(p6) Habakkuk, ‘Habacuc’ (Jan Pieter I Van Baurscheit, signed)
The prophet had to take the stew he had cooked to Daniel, who was imprisoned in the lions’ den in Babel. Because he protested “the angel of the Lord seized him by the crown of his head and carried him by the hair; with the speed of the wind” he was taken to Babel. This explains why he is wearing a short robe up to just above his knees, and his flying locks. Here we can see how much he likes taking a taste from the pot (Daniel 14:23-42)
His quote, a complaint against the disloyalty of God’s people – “GY SYT VERVULT MET SCHANDEN VOOR GLORIE. II, 16” [and shame comes to your glory; 2:16] – is adapted to Jesus here, whose shameful crucifixion smears His glory.
(p7) Micah, ‘Michaea’ (Jan Claudius De Cock, signed)
He refers to the terrible suffering Jesus had to endure to be able to give new life: “DE PYNE HEEFT U BEVAN/GEN ALS EEN BAERENDE VROUW. 4.V.9.”. [you are seized with pains like a woman in travail; 4:9].
(p8) Nahum (Jan Claudius De Cock, signed)
He too points at Jesus’ wounds: “UWE WONDE / IS DE ALDERQUAEDSTE. 3.V.19” [there is no healing for your hurt. 3:19]. The reference to his book has been playfully put on the second scroll, behind the first one.
(p9) Haggai, ‘Aggaeus’ (Jan Pieter I Van Baurscheit, signed with the monogram JPVB)
The figure full of character has a wealth of hair and cautiously looks up to heaven: “DEN HEERE HEEFT VERWECKT DEN GHEEST VAN JESU. AGGAEI. I° V.14” [the Lord stirred up the spirit of Jesus; Haggai 1:14], an allusion to Jesus’ resurrection. The pronounced pleats render relief to the entire figure.
(p10) Malachi, ‘Malachias’ (Jan Claudius De Cock, signed)
With an allusion to Jesus’ resurrection he gives consolation to everybody who finds himself in times of darkness: “ULIEDEN SAL OPGAEN DE SONNE DER RECHTVEERDIGHEIT.” [for you there will arise the sun of justice; Mal. 3:20]
(p11) Sephaniah, ‘Sophonias’ (Jan Pieter I Van Baurscheit, signed with the monogram JPVB)
Zephaniah is holding a small lantern, of which, just like the three small lanterns behind him, a little door is open. Into each window a burning candle has been engraved: an inventive way to make clear how one and the same invisible candle can be seen from all sides! The prophet of doom let there be no doubt: on the “day of the Lord” evil will systematically be traced and retaliated: “At that time I will explore Jerusalem with lamps; I will punish the men”. At the same time on his scroll he offers hope: “VERBEYT MY IN DEN DACH MYNDER VERRYSENISSE. 3.V.8” [wait for me, says the LORD, against the day when I arise; Zeph. 3:8]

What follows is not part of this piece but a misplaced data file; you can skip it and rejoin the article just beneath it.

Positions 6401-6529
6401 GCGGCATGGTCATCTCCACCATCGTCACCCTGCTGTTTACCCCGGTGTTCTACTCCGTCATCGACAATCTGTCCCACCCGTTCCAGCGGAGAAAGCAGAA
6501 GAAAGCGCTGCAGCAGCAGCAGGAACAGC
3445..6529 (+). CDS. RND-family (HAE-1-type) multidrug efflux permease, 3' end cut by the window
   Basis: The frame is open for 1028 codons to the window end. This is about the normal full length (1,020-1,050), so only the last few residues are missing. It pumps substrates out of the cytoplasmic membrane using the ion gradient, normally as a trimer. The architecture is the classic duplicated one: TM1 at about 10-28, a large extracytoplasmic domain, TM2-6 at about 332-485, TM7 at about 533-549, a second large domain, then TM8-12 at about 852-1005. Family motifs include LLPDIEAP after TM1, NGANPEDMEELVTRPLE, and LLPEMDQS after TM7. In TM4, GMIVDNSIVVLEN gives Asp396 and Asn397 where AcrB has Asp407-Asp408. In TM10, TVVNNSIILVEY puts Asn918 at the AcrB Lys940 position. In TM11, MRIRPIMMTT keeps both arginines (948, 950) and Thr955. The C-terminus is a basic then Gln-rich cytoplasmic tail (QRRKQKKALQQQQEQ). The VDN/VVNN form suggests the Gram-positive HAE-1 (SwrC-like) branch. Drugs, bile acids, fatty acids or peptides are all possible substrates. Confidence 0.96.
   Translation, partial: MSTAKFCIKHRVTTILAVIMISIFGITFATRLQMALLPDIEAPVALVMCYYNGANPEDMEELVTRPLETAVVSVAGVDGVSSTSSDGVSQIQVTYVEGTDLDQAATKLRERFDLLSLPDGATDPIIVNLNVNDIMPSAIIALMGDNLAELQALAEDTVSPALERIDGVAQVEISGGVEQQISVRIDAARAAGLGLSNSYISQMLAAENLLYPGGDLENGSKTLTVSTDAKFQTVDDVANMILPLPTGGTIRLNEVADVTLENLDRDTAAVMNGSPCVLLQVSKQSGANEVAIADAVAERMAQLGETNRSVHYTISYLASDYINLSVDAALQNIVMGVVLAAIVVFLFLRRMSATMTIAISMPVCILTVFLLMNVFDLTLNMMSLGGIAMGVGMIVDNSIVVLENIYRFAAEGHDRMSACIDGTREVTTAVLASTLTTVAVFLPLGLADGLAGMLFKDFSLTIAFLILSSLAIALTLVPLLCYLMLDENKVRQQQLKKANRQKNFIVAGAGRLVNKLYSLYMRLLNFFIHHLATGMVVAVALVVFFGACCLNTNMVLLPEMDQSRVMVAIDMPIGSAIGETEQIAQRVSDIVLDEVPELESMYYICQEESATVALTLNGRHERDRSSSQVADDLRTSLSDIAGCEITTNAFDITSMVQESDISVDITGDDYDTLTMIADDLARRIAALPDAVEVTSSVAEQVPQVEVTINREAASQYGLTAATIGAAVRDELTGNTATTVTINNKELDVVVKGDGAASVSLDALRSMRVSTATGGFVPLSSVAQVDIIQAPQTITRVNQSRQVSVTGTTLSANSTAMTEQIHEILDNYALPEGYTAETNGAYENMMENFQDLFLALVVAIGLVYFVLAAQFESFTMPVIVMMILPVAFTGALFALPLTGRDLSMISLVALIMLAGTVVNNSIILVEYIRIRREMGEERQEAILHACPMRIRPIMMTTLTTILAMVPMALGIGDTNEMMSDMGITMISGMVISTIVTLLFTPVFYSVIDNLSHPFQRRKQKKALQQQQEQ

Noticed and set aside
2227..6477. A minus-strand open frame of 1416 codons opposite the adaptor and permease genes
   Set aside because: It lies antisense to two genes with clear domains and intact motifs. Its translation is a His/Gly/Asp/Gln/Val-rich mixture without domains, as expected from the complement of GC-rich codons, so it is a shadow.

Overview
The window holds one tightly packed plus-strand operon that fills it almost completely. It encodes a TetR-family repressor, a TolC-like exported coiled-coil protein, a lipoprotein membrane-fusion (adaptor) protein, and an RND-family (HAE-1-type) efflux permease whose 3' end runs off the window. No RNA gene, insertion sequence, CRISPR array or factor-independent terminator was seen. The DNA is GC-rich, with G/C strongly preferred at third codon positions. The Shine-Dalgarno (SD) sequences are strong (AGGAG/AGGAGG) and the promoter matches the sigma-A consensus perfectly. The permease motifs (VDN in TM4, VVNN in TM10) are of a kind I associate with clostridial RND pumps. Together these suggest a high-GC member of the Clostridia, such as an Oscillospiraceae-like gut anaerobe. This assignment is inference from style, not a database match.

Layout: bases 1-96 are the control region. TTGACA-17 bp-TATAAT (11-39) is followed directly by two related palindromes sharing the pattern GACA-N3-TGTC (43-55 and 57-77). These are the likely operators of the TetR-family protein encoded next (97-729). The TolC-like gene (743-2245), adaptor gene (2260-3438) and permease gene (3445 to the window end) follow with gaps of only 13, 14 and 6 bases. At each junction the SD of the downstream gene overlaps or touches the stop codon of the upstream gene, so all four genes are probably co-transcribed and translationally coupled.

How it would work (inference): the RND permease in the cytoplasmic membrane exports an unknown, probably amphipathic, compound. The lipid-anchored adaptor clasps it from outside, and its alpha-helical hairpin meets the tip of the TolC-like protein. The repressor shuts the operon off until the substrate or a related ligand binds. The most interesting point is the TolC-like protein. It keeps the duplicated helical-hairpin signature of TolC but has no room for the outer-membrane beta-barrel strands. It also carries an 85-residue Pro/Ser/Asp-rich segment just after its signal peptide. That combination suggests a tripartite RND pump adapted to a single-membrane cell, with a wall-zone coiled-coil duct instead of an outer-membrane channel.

(p12) Zachariah, ‘Zacharias’ (Jan Claudius De Cock, signed)
He is carrying an ingeniously decorated letter case with a flap, from which protrude several sheets. By pointing out the following passage with his right index, he invites the visitor at the foot of Mount Calvary to look up at the crucified Jesus on top: “SY SULLEN OPSIEN TOT MY DIE SY DOORSTOKEN HEBBEN. Zach. 12. V.10” [they shall look on me, whom they have thrust through. Zach. 12:10]
The major prophets (P)
On the plinths of each of the three major prophets against the buttresses there is the escutcheon of the Fellowship of Palmers, the kernel of which is the Christian escutcheon of Jerusalem: four square crosses around a bigger square cross, which together refer to Jesus’ five crucifixion wounds. Also the two crossed palms underneath them refer to Jerusalem, the final destination of Jesus’ voyage of life. His joyous entry there, with bystanders enforcing the cheering movements of their arms with palms, had become the symbol of the entry into Heavenly Jerusalem, anyway.
(P1) Isaiah, ‘Isaias’ (Michiel I van der Voort)
His text is: “ONSE DROEFHEDEN HEEFT HY GEDRAGEN. Isaie [C.?] 53 [V.?] 4.” [it was our infirmities that he bore. 53:4]. ‘Infirmities’ must be read as ‘our weaknesses’ or ‘our sins’ and ‘he’ as Jesus (Mth. 8:17; John 1:29). The only quote of the prophet that can be associated directly with the two crossed burning torches, turned upside down on the lower part of the plinth is: “For Zion’s sake I will not be silent, (…) until her victory shines forth like a burning torch.” (Isa. 62:1). All the same Isaiah often uses the word ‘fire’ – threateningly, purifyingly or foretelling salvation.
(P2) Ezekiel, ‘Ezechiël’ (Jan Claudius De Cock, ascribed)
While he is looking straight ahead, with his right finger he points at a passage on the open scroll, of which the text is: “ICK HEB U SIEN VERTREDEN IN UW BLOED. 16. [?] 6.” [I saw you weltering in your blood; 16:6]. On the plinth there is a fleshless hand, skulls and bones. Together with the two trumpets these macabre remains represent Ezekiel’s vision of the bones that were brought to life (Ez.37).
(P3) Daniel (Alexander Van Papenhoven, ascribed)
The beardless young man points his left index to heaven, while his eyes are directed towards the audience below him. Underneath the plinth three plump lion’s heads with feet refer to Daniel’s stay in the lions’ den (Dan. 6). Although the original scroll has disappeared, its text is known: “CHRISTUS ZAL TER DOODT GEBRACHT WORDEN. 9, [?] 26.” [Christ shall be killed; 9:26]. Literally there is ‘anointed (king)’, a Messianic title that in the New Testament is exclusively used for Jesus, and consequently this is the case here too.
(P4) Jeremiah, ‘Jeremias’ (Alexander Van Papenhoven, ascribed)
Separated from his colleagues, the other major prophets, he is in a cavern on the right of the first floor of the Calvary. He is in dialogue and looks sidelong to the right, raising his left hand gesticulatingly. The (large, standing) book is quite exceptional for a prophet, but it can be explained by the extraordinary volume of his writings. His fifty-two chapters are only surpassed in magnitude by Isaiah’s text. Oddly enough only his name – “JERE / MIAS” – is to be read, as an identification, but originally maybe a quotation from his writings could be read here too.